Wolftrap can hold 7,028 people in total (at Filene), with 3,868 under the structure and 3,160 on the lawn. During the Sparrow Quartet set, there were hundreds of seats empty including the six to Lois’ immediate left. There were entire sections left and right of the stage, at the back of the seating area, without a single person in them. We were shocked, given that I didn’t have that much choice when I purchased tickets months ago.

I assumed that when Ricky and Bruce came on, it would be full. It wasn’t. Barely a few dozen of the empty seats were filled in the intervening 13 minutes between performances, so we slid down five seats and got a better angle for the main event. By the time the show was over, the seats were practically full (an empty seat here or there, like the one Lois left empty between her and the person she slid down next to). I don’t know if people just showed up late, or if they allowed people from the lawn to come down. The lawn still seemed pretty crowded so it could have just been late folk.

Anyway, a fantastic show all around that we thoroughly enjoyed.

On the downside of the evening, getting out of the parking lot there is a total zoo. It took nearly 30 minutes to get out. Then we were making great time down I495/I95. When we were 15 minutes from the hotel, taffic came to a dead stop. Oh oh. Highway repaving. Fun. It made the last 15 minutes take 45 minutes, which turned out to be not as bad as it first appeared it would be. Still, we didn’t get to bed until nearly 1am, which for us, is the equivalent of dawn. We slept for 5.5 hours and came back to the office, exhausted, of course…

Kung Fu Panda

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Lois and I had a slightly unusual, but completely lovely weekend.

On Friday, our goddaughter and fiance drove a Budget rental truck up from Richmond, VA with a bunch of their stuff. They are moving to NYC after their honeymoon (putting them in NYC in three weeks!). We helped them move their stuff in and then had dinner with them on Friday night.

On Saturday, they worked (like crazy people) for roughly 13 hours in their new apartment. We had a very late lunch, or very early dinner (you pick) when they were ready for a break.

On Sunday morning, we all left for VA very early. For us, it was part of our normal trip down to Zope (except that this trip will end with their wedding, hardly normal). For them, they rented the Budget truck one-way only, so we were giving them a lift back to VA.

All well and good, except that we had previously arranged to visit our friends in Leesburg, VA on the way down (I’ve written about them a number of times), including taking a bunch of boys to see Kung Fu Panda. Our NYC guests agreed to join us for the festivities.

We got to Leesburg right on time (in fact, we beat our friends to the restaurant). We had our typically great Chinese Buffet (11 of us). Then we gave the parents a break and took five boys (ages 7-10) to see the movie.

For a movie that’s been in theaters for two weeks, I was quite surprised that it was as crowded as it was. The seven of us (Lois, me and the boys) sat in the third row (usually, that’s too close up for Lois, but it wasn’t all that bad this time around, perhaps because it’s an animated movie). I don’t know where our goddaughter and fiance sat.

OK, since the title of this post is the name of the movie, I may as well say something about it. I really liked it, thoroughly, start to finish! It’s a cute story, with hearty laughs throughout, reasonably cool martial arts stuff, and lovable characters. Even the silly stuff (Crouching Tiger Hidden Dragon type stuff) is easier to swallow in an animated version, no? Yes. 🙂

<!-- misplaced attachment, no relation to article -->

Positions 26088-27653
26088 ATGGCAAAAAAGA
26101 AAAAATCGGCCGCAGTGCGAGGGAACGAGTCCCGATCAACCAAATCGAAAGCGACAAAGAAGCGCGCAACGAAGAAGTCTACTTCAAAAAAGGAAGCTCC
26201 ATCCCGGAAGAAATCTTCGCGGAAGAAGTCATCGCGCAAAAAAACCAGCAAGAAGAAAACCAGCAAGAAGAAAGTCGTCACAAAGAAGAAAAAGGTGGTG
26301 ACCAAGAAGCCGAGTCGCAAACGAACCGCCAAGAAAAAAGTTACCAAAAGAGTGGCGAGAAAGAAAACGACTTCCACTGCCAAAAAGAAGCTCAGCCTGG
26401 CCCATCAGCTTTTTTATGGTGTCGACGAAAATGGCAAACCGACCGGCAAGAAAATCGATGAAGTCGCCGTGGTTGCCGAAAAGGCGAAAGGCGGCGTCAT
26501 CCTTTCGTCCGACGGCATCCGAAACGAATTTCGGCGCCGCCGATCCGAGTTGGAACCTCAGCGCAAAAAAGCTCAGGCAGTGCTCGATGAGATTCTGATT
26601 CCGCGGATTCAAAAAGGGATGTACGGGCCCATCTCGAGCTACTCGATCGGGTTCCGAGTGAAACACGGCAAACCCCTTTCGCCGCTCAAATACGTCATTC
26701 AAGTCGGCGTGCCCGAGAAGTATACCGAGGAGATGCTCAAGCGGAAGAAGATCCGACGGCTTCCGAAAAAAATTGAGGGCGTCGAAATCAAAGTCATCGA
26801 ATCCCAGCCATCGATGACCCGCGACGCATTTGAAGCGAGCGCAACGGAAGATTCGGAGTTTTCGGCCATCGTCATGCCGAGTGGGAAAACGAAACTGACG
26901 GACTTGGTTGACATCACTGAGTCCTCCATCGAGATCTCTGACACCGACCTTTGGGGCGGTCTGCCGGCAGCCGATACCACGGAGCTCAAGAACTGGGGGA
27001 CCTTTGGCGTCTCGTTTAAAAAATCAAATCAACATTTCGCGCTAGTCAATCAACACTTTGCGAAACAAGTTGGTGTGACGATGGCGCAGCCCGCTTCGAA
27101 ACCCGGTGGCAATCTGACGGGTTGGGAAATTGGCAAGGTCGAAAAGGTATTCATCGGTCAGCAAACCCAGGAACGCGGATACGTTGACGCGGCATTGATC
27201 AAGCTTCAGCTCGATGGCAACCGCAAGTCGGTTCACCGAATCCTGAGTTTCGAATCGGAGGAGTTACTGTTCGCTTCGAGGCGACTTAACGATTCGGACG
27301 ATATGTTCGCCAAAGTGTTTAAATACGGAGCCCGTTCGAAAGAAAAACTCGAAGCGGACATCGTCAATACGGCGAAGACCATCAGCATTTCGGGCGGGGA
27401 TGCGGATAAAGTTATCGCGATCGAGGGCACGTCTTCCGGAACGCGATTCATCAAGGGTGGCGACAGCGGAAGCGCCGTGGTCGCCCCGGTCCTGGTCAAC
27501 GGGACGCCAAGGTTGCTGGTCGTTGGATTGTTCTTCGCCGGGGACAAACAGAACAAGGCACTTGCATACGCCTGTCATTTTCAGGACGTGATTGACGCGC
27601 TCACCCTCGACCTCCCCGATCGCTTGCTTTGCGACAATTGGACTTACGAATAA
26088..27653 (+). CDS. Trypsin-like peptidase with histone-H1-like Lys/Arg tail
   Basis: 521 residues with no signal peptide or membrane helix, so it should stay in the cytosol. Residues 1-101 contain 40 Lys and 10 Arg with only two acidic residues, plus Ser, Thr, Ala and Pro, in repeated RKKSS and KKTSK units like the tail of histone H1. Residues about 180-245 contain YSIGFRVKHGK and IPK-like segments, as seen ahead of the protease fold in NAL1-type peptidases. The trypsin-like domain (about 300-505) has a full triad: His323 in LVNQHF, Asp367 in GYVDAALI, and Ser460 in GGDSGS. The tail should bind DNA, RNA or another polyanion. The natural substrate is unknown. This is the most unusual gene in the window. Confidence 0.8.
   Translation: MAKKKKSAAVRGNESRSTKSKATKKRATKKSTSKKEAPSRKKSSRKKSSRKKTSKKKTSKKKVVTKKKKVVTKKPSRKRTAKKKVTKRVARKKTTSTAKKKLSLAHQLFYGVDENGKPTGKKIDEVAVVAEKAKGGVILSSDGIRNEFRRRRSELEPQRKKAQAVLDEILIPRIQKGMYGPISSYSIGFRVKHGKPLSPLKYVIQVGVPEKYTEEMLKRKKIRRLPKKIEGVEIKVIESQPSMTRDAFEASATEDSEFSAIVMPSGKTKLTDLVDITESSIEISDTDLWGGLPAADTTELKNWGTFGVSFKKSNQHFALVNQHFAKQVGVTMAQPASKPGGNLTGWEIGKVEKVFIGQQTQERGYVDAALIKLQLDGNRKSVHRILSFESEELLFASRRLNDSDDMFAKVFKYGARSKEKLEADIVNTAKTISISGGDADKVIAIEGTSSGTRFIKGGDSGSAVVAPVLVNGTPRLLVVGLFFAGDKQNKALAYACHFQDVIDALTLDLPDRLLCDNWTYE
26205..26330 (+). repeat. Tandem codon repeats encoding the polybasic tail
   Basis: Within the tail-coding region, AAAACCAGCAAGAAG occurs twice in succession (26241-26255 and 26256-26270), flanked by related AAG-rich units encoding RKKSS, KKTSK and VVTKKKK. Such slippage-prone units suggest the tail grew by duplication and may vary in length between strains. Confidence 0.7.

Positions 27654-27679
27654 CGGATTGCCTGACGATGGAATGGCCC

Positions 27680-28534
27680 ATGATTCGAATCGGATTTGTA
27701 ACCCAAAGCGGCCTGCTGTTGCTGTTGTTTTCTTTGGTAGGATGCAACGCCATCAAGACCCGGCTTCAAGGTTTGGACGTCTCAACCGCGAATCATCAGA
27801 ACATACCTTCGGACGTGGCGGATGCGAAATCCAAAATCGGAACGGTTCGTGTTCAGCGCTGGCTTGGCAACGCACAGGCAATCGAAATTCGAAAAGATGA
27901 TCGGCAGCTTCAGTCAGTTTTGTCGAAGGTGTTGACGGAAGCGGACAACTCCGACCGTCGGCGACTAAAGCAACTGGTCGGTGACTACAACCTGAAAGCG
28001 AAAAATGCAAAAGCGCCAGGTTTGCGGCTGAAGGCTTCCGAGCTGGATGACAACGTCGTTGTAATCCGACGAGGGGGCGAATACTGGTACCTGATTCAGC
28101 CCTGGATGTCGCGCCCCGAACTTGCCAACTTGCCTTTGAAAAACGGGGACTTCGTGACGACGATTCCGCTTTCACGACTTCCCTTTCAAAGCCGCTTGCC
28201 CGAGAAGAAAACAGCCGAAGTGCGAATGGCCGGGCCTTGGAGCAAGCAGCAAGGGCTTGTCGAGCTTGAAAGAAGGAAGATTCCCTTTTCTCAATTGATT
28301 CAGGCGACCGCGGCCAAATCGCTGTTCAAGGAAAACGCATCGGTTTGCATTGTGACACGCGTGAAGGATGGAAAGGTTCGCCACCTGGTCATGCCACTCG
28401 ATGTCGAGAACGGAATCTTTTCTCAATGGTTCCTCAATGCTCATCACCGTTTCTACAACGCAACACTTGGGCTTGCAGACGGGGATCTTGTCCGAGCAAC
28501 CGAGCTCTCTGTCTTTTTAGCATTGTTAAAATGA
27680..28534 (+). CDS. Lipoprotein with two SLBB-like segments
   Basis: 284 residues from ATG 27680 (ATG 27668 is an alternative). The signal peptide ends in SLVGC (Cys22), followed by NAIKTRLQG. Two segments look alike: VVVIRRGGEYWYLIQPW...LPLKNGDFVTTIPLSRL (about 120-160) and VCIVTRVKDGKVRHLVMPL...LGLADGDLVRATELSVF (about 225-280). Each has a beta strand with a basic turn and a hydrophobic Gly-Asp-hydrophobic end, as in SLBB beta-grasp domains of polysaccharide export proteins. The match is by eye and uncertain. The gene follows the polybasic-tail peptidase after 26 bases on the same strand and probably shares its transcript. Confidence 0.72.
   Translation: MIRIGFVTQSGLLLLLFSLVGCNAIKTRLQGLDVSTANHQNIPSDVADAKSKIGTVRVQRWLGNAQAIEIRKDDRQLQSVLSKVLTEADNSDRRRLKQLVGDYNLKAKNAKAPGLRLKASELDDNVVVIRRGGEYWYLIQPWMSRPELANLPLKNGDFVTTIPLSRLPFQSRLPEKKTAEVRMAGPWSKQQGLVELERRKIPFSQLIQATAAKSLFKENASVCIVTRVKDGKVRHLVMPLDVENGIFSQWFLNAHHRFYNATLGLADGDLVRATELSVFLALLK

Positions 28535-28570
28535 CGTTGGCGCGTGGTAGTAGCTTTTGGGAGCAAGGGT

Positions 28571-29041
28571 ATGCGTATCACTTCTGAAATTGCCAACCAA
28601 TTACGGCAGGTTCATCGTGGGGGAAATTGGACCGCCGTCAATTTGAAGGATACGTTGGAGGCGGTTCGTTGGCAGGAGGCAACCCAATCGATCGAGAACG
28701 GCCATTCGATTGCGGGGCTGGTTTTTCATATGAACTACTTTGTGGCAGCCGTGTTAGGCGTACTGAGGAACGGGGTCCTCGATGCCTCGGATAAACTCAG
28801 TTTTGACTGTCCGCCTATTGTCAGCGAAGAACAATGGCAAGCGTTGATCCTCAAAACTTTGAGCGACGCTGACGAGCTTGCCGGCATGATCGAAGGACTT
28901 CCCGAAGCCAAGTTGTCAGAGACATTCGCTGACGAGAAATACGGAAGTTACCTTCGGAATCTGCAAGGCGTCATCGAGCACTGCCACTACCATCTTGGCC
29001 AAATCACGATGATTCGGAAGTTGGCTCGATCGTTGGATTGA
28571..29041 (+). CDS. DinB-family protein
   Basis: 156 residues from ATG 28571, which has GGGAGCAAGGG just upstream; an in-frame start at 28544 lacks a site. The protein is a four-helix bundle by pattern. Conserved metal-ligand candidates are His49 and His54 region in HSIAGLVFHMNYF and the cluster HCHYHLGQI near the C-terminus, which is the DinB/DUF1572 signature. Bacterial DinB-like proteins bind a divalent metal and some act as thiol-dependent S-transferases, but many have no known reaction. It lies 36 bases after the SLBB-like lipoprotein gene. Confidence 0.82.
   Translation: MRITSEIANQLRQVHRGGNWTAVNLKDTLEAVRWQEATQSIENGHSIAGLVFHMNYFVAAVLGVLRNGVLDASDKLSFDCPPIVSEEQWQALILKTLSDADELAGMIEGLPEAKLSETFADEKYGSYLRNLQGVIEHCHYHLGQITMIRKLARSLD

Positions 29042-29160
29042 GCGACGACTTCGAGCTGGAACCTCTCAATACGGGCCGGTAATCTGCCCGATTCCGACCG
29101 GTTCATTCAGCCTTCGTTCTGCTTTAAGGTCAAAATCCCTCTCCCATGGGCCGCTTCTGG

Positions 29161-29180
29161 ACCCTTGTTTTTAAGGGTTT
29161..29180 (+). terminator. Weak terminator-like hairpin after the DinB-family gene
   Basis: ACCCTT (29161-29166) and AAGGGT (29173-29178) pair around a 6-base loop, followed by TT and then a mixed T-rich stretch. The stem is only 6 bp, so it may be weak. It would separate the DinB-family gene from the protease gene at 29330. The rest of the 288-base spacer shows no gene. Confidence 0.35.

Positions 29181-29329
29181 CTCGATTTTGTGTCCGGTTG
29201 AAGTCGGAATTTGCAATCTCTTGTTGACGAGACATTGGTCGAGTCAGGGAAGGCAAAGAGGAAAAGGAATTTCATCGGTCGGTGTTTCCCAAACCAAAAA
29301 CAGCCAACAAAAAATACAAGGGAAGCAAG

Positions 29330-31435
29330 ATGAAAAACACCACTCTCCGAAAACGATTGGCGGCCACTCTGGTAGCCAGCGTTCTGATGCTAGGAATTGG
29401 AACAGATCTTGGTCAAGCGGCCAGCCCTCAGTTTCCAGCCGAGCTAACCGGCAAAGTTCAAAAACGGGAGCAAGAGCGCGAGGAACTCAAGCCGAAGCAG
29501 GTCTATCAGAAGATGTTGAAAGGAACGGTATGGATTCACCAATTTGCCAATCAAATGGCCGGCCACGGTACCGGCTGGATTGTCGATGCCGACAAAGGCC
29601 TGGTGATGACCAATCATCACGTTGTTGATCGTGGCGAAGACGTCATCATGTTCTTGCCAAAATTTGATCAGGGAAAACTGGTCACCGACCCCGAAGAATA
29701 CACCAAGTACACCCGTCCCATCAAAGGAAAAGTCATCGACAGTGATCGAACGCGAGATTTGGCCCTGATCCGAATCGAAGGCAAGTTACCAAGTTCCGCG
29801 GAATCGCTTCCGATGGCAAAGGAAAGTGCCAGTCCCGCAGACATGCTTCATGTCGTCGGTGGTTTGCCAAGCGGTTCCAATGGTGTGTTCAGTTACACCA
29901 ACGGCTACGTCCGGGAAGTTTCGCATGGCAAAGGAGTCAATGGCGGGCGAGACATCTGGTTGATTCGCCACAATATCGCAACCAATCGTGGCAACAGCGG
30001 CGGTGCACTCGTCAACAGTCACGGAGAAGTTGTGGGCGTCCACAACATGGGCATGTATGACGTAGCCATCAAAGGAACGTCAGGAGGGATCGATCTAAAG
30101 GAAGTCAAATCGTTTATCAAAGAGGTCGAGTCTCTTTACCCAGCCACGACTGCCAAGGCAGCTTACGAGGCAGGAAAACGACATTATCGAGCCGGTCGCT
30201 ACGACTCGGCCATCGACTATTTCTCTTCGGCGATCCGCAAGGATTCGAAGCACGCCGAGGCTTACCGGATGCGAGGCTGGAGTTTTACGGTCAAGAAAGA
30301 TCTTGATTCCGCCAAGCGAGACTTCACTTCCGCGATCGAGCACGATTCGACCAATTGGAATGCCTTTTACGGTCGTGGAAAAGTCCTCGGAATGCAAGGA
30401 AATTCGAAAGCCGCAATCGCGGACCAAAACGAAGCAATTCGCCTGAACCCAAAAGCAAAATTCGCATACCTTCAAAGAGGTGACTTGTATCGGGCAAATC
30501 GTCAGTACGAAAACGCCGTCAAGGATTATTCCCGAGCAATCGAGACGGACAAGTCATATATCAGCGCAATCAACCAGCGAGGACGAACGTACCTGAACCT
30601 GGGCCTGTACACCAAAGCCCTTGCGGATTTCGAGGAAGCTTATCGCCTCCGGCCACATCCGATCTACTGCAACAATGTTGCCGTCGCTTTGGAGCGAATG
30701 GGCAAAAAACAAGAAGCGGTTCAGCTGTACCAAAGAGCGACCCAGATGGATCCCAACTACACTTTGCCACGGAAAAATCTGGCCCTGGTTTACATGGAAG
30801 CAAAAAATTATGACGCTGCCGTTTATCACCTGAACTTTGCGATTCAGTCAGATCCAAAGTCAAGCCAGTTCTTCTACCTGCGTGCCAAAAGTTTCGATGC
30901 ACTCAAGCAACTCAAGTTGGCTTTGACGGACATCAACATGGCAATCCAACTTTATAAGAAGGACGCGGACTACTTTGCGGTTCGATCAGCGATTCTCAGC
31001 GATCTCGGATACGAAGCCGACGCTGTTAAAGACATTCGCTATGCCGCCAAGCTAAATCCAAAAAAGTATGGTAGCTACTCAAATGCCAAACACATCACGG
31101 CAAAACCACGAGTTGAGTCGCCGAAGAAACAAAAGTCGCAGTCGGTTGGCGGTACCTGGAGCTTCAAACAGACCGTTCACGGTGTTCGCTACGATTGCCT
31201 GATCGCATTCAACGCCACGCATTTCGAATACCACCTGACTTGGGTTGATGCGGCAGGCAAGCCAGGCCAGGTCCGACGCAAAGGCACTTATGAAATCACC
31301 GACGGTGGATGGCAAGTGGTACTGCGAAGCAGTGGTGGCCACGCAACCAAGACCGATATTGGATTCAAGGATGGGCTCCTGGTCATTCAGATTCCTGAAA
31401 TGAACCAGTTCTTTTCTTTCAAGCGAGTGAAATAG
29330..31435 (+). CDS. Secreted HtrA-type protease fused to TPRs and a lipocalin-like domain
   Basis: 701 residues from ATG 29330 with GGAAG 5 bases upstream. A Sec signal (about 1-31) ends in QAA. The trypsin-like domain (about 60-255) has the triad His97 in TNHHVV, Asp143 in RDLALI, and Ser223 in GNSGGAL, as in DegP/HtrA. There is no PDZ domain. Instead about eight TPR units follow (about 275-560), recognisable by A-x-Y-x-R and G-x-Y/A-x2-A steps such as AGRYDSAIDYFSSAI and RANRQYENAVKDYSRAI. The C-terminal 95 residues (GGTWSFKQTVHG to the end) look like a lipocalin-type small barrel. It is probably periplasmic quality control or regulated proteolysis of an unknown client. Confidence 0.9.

Mixed in with all of the action and laughs are a bunch of proverbs and general Zen-like philosophy. I don’t know if it appeals to the kids, or if they even realize that wisdom is being imparted, but both Lois and I liked it. Here’s one particular one that we have both repeated a number of times since yesterday. Additionally, we both feel we’ve heard it before, but clearly, didn’t keep it top of mind so were glad to hear it again:

Yesterday is history.

Tomorrow’s a mystery.

Today is a gift.

That’s why they call it The Present!

Lovely!

Anyway, if you have kids, take them to see the movie, you will enjoy it as well. If you don’t have kids, sit near a group of them, so that you don’t look like you just like cartoons. 😉

After the movie we drove to Fredericksburg and met out friends (our goddaughter’s parents) at our hotel. We all had a lovely dinner together, and they took posession of the soon-to-be newlyweds and drove them back to Richmond.

We did our usual Walmart run to stock up for our trip. When we returned to the room, Lois did an incredible job of unpacking and organizing while I relaxed and watched some TV. That lasted an hour, and then a wild storm in Fredericksburg knocked out all of the electricity to the hotel (at roughly 8:43pm). The generator got the lights back on for about 30 seconds before it failed completely.

There we were, in the dark, watching a cool lightning storm outside the window. After about 25 minutes, with nothing else to do, we went to bed (we were wildly exhausted anyway), at 9:06pm. We have no idea when the electricity came on, but we were both awake (briefly) at 1:30am, when it was indeed back on. Thankfully, Lois ran around and turned off all of the lightswitches before we went to bed, so that we weren’t woken up.

A number of things made the weekend unusual. One of the more unusual things was for me not to turn my laptop on at all yesterday. Amazingly, my hands didn’t twitch even once (at least not that I noticed). 😉

MoveOn.org Ads

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I haven’t written about politics in quite a while, and I should probably keep it that way, but I can’t, so here goes…

By now, if you haven’t seen the new ads being put out by MoveOn.org, or seen previews of them on a cable news channel, you’re either very lucky, or blissfully disconnected from the political season.